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Creator’s Note

Put on Your 3D Glasses Now!

A Note from Joe Kinosian (Book & Music) and Kellen Blair (Book & Lyrics) 


In 2016 we took a break from the contentious headlines to see a revival house screening of It Came From Outer Space, complete with 3D glasses. The first big 3D effect came when John Putnam’s telescope swung suddenly into frame. The whole audience went “Whoooooa!” and then giggled. It was a hoot.

We later learned that it was Universal Pictures’ first-ever 3D film and it gave us an idea. What if we adapted it into the first-ever 3D stage musical?! Our hopes were slightly dashed when we realized that every stage musical ever has in fact been in 3D, by the very nature of being performed live in a three-dimensional reality. But then we thought about it more and realized that what made the original effect so special wasn’t necessarily the 3D itself, but the fact that the filmmakers were being inventive, playful, pulling off a dazzling feat, making the audience go “Whoooooa!” and then giggle. And that felt very theatrical to us, something worth digging into a little further.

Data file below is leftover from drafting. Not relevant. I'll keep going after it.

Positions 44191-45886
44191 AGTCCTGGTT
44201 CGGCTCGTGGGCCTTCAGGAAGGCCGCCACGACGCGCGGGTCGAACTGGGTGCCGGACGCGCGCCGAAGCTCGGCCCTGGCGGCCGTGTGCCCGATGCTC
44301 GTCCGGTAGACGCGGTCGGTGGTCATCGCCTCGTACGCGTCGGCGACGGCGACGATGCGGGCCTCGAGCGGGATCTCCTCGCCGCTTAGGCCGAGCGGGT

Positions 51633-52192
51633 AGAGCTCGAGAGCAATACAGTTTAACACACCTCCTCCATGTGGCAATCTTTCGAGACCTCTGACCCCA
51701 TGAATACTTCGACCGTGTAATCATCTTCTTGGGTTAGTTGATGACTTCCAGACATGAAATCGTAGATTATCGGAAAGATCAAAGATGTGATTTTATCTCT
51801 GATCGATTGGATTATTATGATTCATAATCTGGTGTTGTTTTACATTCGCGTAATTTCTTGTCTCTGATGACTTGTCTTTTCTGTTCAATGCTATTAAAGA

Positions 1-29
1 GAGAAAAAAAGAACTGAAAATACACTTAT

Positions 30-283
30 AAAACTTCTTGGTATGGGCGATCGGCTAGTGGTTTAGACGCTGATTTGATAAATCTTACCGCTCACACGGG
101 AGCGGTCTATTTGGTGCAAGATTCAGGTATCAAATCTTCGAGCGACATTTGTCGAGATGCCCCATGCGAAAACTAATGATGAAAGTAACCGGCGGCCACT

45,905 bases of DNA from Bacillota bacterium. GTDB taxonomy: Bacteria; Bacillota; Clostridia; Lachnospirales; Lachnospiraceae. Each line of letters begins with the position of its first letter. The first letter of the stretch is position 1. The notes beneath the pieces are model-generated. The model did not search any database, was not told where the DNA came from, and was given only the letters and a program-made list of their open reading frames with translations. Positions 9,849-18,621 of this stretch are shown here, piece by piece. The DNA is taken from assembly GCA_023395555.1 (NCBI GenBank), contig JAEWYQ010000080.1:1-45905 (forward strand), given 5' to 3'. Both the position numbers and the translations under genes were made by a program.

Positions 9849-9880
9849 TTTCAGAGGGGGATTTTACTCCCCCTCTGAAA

When said digging began, we made an interesting discovery. Swinging telescopes and flying saucers aren’t the only things being given the 3D treatment in this sci-fi classic; there are also the people and (spoiler alert) aliens that inhabit the small town of Sand Rock, Arizona. Without giving anything away (we’re presuming you haven’t watched the play yet, but are in fact patiently waiting for it to start while the rest of the audience files in), the film has a theme of the “fear of otherness” that makes it stand apart from more straightforward sci-fi fare of the era.

Ray Bradbury, a champion of progressive ideals in his science fiction writing, wanted to give you all the thrills and chills but also wanted to make you think, just a little, about the world we inhabit together. He’s asking you—in between screams as flying debris pops out from the screen—to really take a look at the people around you. To see if, just maybe, they start to pop out at you too.

If you look closely while watching the movie you can see all the strings and wires making the flying objects move. (Okay, we’ll be honest, you don’t even have to look too closely.) But hey, that’s what happens when you start looking at things in 3D. You see everything a little more clearly, even the flaws. It’s what makes the feat of live theater so fun to watch. And it’s what makes real life so complex and beautiful. So put on your 3D glasses (and stop looking for them in the program—it’s a metaphor, okay?) and enjoy the length, width, and depth of the world that these six brilliant performers (not to mention some of the finest designers, creatives, and theater staff we’ve had the pleasure of working with) are about to create in front of you.

If we’ve all done our jobs, you’ll giggle and say “Whoooooa!” at least once.


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